Each summer, the Newberry Library presents the John Peter Altgeld Freedom of Speech Award at its annual Bughouse Square Debates. The award recognizes individuals who defend civil liberties and freedom of speech or whose outspoken views on subjects considered taboo provide daring examples of free expression. During the 2015 Bughouse Square Debates on Saturday, July 25, the Newberry will confer the Altgeld Award upon Wendy Kaminer, a lawyer, social critic, and long-time defender of free speech and civil liberties—most recently on college campuses.
Kaminer has enjoyed a prolific career defending free speech and diagnosing social and cultural developments that squelch it. In addition to being the author of I’m Dysfunctional, You’re Dysfunctional: The Recovery Moment and Other Self-Help Fashions and Free for All: Defending Liberty in America Today, she contributes regularly to newspapers and online publications such as The Wall Street Journal, The New York Times, The Atlantic, and Slate.com.
In much of her writing and activism, Kaminer pays close attention to instances of censorship on college campuses. In service to this commitment, she sits on the advisory board of FIRE: Foundation for Individual Rights in Education, a national organization dedicated to defending and sustaining individual rights at America’s colleges and universities, including freedom of speech, legal equality, due process, religious liberty, and sanctity of conscience.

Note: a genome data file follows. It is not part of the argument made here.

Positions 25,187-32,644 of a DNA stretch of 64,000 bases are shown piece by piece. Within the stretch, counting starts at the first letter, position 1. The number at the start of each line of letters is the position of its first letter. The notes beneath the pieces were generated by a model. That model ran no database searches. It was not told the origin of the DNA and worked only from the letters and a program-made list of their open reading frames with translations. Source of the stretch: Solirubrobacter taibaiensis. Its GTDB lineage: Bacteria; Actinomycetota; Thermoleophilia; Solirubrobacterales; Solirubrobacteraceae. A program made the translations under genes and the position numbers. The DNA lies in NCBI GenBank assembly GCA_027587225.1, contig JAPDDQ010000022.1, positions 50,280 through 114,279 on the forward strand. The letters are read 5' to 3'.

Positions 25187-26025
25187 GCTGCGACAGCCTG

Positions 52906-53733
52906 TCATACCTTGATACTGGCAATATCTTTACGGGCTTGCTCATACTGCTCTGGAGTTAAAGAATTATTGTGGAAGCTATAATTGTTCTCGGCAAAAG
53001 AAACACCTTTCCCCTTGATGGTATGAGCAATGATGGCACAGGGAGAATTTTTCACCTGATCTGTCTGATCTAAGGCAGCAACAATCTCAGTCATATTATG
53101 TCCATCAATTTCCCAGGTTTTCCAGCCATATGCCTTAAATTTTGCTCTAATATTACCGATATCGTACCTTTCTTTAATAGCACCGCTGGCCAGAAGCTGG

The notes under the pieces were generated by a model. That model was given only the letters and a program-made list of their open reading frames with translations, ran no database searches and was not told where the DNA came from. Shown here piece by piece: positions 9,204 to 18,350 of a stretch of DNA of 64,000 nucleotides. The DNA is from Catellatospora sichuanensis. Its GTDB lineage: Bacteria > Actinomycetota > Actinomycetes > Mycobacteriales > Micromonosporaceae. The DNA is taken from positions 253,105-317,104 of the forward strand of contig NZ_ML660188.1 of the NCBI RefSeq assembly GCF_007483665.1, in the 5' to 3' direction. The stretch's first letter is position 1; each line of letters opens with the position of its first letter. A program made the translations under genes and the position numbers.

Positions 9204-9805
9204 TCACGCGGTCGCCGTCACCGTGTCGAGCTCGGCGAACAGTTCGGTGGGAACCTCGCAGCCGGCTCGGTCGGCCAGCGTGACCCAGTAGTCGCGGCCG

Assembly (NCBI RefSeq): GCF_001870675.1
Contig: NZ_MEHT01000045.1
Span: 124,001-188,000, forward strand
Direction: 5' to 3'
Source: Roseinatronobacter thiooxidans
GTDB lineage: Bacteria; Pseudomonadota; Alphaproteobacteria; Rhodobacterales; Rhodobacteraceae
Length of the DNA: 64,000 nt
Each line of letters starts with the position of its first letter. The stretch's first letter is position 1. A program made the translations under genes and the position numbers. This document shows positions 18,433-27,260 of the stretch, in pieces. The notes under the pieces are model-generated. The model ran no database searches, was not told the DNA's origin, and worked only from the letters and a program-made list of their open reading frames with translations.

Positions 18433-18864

Kaminer embodies these ideals herself, and occasionally must bravely defend her own free expression. In the fall of 2014, Kaminer participated as a panelist for a Smith College alumni program on free speech and the liberal arts. When the student newspaper published a transcript of the event, however, some of Kaminer’s remarks had been censored and replaced with editorial tags identifying certain words as “slurs.” In an op-ed in The Washington Post, Kaminer re-affirmed the importance of freely discussing potentially painful topics, noting “the obvious difference between quoting a word in the context of discussing language, literature, or prejudice and hurling it as an epithet.”
About the Bughouse Square Debates
Every summer, the Newberry organizes the Bughouse Square Debates, an event in Washington Square Park that celebrates the park’s legacy as Chicago’s oldest and most important free-speech space. During the debates, orators mount soapboxes located throughout the park to deliver 15-minute speeches on subjects ranging from gun control to the renovation of Chicago’s Wrigley Field. At the end of the event, judges award the champion soapboxer with the Dill Pickle Award.
As a further celebration of free speech, each year the Newberry recognizes an individual or organization with the John Peter Altgeld Freedom of Speech Award. Altgeld was the Illinois governor who pardoned the anarchists wrongly convicted of the Haymarket bombing in 1886, a decision that cost him his political career. Past winners of the award include Kartemquin Films, Chicago Students Organizing to Save Our Schools, and Chicago Reader reporters Mick Dumke and Ben Joravsky.